Design Patterns

Rarely is a significant problem solved by a single class, or a small set of classes. Rather, modern software is a complex interconnected network of objects.

As more OO systems are developed, we have noticed that over and over similar architectures arise. This is not surprising... software solves problems in established domains, and it is reasonable for two different systems that are operating to solve the same problem might have similar internal structure (assuming both are "good" designs).

Researchers have started collecting these abstract, common architectural chunks and are calling them design patterns. A design pattern is a collection of objects (classes) that have the functionality and internconnectivity specific to solving a general problem.

The classes in a design pattern work together to produce the solution.

A pattern serves as a guide for creating a "good" design for a new system.

Varieties of Classes

Application Frameworks

Let's draw a distinction between patterns and frameworks. A framework is a set of specific classes that cooperate closely with each other, making a reusable design for solving a general category of problems. A framework is usually discussed as being implemented for a specific platform. MVC as implemented in Smalltalk is a framework. Xtk is a framework; CORBA is a framework; Java Beans is a framework.

A developer customizes a framework to a particular application by subclassing and composing instances of framework classes.

A pattern is more abstract, taking on different specific forms for different platforms. Two different frameworks might both be based on one design pattern.

A pattern is therefore less specalized; a framework is specific to a particular application domain.

Frameworks can be embodied in code, they are concrete. Only examples, instances of a pattern can be embodied in code.

Frameworks are bigger than patterns. They are composed (ideally) from a collection of instances of patterns.

A framework is executable software; a design pattern is captured experience (knowledge?) about software.

Design Patterns

Here are various definitions of patterns:
A good pattern meets these criteria:

Patterns Summary

What are Patterns Like?

What are Forces?

How is a Pattern Described?

How will Patterns Help with Design?

Navigation... order of patterns to study

The real "art" in using patterns is knowing how to combine them

Intermediary patterns

This general pattern performs a standing in place of service. The pattern consists of a client object, which is interacting with another object, the intermediary. The intermediary is apparently providing some service to the client, but in reality the intermediary is simply acting as an interface to one or more other objects that are servers.

There are several named flavors of pattern intermediary. All share the characteristic that the intermediate is rather lightweight, not doing much complicated computation or data generation. It mainly exists to gather commands and farm them out appropriately to servers that can handle them.

Traversal patterns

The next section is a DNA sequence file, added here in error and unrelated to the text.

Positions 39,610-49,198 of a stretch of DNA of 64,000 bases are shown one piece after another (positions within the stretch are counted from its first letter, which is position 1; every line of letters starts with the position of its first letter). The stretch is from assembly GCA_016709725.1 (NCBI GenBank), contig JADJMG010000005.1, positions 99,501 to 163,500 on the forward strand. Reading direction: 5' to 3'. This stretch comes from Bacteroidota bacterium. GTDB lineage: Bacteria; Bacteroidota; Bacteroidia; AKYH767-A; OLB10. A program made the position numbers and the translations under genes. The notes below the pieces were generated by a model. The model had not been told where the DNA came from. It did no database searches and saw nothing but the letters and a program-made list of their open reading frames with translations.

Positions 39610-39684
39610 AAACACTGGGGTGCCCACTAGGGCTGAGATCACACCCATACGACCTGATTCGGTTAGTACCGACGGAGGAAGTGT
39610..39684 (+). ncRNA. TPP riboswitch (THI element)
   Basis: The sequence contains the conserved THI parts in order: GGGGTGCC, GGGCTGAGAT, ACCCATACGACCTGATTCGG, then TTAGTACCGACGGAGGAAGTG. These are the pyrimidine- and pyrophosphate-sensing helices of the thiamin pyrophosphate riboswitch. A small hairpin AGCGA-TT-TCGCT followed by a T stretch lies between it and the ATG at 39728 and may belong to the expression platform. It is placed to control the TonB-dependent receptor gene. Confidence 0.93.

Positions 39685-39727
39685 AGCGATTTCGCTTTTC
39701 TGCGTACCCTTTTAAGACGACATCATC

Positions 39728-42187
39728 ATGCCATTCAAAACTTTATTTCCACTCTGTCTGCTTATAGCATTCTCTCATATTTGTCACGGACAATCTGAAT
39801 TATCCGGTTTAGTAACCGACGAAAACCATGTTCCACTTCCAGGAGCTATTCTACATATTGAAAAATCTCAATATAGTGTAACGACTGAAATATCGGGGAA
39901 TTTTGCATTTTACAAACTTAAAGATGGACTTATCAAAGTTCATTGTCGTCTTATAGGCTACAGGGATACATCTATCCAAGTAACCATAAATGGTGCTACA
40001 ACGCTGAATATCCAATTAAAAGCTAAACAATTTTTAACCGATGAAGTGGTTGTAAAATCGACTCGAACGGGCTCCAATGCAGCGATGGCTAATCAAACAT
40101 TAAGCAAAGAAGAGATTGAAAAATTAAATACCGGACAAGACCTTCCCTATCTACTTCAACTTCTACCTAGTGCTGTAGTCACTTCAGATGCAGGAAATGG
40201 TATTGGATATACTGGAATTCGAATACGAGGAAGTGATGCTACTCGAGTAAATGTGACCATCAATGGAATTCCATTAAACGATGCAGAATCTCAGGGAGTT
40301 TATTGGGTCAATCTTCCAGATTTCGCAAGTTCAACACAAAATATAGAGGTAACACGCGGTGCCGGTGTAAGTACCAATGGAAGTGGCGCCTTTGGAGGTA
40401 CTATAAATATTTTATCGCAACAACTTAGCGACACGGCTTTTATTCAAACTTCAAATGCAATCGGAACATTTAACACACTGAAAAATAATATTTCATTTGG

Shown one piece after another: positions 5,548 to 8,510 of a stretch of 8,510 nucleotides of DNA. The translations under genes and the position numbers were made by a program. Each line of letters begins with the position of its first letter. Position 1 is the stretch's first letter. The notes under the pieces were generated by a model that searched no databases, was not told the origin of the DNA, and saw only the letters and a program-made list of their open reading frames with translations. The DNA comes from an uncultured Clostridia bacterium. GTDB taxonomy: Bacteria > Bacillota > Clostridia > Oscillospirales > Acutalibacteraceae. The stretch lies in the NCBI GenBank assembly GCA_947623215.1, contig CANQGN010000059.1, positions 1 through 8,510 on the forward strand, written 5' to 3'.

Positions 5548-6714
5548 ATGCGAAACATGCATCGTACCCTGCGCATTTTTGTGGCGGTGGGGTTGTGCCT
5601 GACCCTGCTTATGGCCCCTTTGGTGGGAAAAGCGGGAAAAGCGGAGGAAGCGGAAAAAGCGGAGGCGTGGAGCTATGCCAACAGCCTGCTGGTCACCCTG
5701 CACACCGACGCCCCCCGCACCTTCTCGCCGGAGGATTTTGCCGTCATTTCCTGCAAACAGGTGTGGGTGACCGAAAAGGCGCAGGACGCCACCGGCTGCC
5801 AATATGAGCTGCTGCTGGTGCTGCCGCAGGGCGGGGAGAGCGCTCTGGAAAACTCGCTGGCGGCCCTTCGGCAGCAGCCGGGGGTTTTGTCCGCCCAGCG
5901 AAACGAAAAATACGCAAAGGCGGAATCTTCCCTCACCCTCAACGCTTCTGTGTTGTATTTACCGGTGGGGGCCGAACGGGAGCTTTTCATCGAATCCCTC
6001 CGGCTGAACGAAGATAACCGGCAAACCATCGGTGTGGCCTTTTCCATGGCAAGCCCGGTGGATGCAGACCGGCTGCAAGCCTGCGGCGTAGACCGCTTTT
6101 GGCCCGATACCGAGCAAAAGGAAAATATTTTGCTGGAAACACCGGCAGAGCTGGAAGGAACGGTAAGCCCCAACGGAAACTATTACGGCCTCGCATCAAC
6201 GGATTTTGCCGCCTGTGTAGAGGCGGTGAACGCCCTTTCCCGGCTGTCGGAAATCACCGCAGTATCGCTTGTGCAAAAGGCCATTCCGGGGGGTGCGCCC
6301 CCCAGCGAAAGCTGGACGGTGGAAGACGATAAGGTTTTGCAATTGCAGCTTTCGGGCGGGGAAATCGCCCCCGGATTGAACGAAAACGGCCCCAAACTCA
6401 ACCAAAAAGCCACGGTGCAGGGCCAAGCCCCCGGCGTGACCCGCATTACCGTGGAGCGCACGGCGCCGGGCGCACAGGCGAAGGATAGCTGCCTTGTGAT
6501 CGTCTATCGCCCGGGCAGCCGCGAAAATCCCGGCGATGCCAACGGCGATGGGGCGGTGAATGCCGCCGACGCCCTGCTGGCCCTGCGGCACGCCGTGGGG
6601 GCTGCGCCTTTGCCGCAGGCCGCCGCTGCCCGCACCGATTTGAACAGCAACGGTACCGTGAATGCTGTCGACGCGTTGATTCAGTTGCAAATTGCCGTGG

When data values are organized into composite structures you often need to traverse the data structure processes each value is some way. Uses of these patterns vary in the processing task for each node, the form of data in the nodes, the regularity of the data structure, etc.

Combining patterns: Model-View-Controller

Often called a paradigm, MVC is a specific arrangement of three varieties of classes for presenting a user interface. Before MVC, user interfaces were built so that the three functions in MVC were mingled and indistinguishable as components of the solution. MVC defines them as recognizable objects, each with well-defined tasks.

Model is a data manager class. It implements the application class, the basic functionality of the system. It might be something like a simulation, a database, an editor, etc.

View is an observer class. It presents some representation of the data in the model.

Controller is a data sink class. It defines the way the user interface reacts to user input.

One nice aspect of the separation in MVC is that different views can be imposed on one model. That way, different users with different needs can have specialized presentations without disturbing the implementation of the model itself.

Similarly, different controllers (with or without multiple views) can be applied to a model. In this way, users in a multi-user system can specify varying levels of local vs. remote processing. For example, in a editor, a user might specify through the controller that information is not transmitted to the model except on ; alternately, each character typed might be transmitted to the model; perhaps information is sent paragraph-by-paragraph... etc.

Some users might prefer pop-up menus for input, others might like command keys, others text-line input. Different controllers can accomodate this heterogenity without changing the underlying application (model) or the presentation (view).


  1. WUSTL Pages on Design Patterns

  2. "Design Patterns: Elements of Reusable OO Software", Gamma, Helm, Johnson, and Vlissides (Addison-Wesley, 1995).

  3. "An Introduction to Object-Oriented Programming," T. Budd (Addison-Wesley, 1997).